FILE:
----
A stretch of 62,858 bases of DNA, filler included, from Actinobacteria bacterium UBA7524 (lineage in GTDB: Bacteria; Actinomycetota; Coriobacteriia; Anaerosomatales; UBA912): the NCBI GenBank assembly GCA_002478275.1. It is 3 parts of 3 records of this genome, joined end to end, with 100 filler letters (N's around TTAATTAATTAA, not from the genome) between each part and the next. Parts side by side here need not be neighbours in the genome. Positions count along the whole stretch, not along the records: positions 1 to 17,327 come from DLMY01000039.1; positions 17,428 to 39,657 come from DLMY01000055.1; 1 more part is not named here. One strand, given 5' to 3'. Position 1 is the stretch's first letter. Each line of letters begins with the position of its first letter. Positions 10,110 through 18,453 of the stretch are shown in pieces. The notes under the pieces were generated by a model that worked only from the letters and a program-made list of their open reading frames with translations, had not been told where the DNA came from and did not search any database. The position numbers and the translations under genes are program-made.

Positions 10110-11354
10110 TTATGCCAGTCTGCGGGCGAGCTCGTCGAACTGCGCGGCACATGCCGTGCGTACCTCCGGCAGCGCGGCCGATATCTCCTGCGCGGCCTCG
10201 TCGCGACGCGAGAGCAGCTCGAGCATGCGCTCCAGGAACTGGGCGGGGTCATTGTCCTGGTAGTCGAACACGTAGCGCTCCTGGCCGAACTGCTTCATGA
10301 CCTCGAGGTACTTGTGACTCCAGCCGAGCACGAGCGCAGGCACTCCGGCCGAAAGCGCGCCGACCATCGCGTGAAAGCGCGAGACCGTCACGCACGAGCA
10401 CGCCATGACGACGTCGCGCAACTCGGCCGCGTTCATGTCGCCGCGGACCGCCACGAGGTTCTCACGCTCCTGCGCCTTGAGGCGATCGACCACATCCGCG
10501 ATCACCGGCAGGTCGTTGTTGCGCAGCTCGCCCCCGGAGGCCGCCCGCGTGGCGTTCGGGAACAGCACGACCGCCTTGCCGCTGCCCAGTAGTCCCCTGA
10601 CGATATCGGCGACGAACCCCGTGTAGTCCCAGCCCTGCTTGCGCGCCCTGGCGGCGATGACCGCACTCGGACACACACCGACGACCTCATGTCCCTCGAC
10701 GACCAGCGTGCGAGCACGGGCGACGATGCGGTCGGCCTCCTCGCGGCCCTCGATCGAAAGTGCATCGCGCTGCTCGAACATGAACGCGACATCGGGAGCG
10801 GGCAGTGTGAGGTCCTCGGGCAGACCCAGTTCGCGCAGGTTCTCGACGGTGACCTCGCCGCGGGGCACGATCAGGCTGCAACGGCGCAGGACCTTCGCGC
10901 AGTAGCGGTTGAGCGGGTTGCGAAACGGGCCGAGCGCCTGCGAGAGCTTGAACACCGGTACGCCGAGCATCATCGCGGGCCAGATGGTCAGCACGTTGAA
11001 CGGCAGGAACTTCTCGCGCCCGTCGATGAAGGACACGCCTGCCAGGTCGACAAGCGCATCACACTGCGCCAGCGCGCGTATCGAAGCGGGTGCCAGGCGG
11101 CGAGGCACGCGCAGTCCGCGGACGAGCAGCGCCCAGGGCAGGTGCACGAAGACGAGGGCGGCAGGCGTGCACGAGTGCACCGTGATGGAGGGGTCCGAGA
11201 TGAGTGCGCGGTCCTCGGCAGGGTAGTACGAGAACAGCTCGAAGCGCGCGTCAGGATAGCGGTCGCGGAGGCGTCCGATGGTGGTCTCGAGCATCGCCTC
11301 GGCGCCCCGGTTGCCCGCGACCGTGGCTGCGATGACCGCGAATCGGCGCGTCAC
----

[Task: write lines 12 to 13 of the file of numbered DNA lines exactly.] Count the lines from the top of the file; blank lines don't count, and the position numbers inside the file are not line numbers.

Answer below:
11001 CGGCAGGAACTTCTCGCGCCCGTCGATGAAGGACACGCCTGCCAGGTCGACAAGCGCATCACACTGCGCCAGCGCGCGTATCGAAGCGGGTGCCAGGCGG
11101 CGAGGCACGCGCAGTCCGCGGACGAGCAGCGCCCAGGGCAGGTGCACGAAGACGAGGGCGGCAGGCGTGCACGAGTGCACCGTGATGGAGGGGTCCGAGA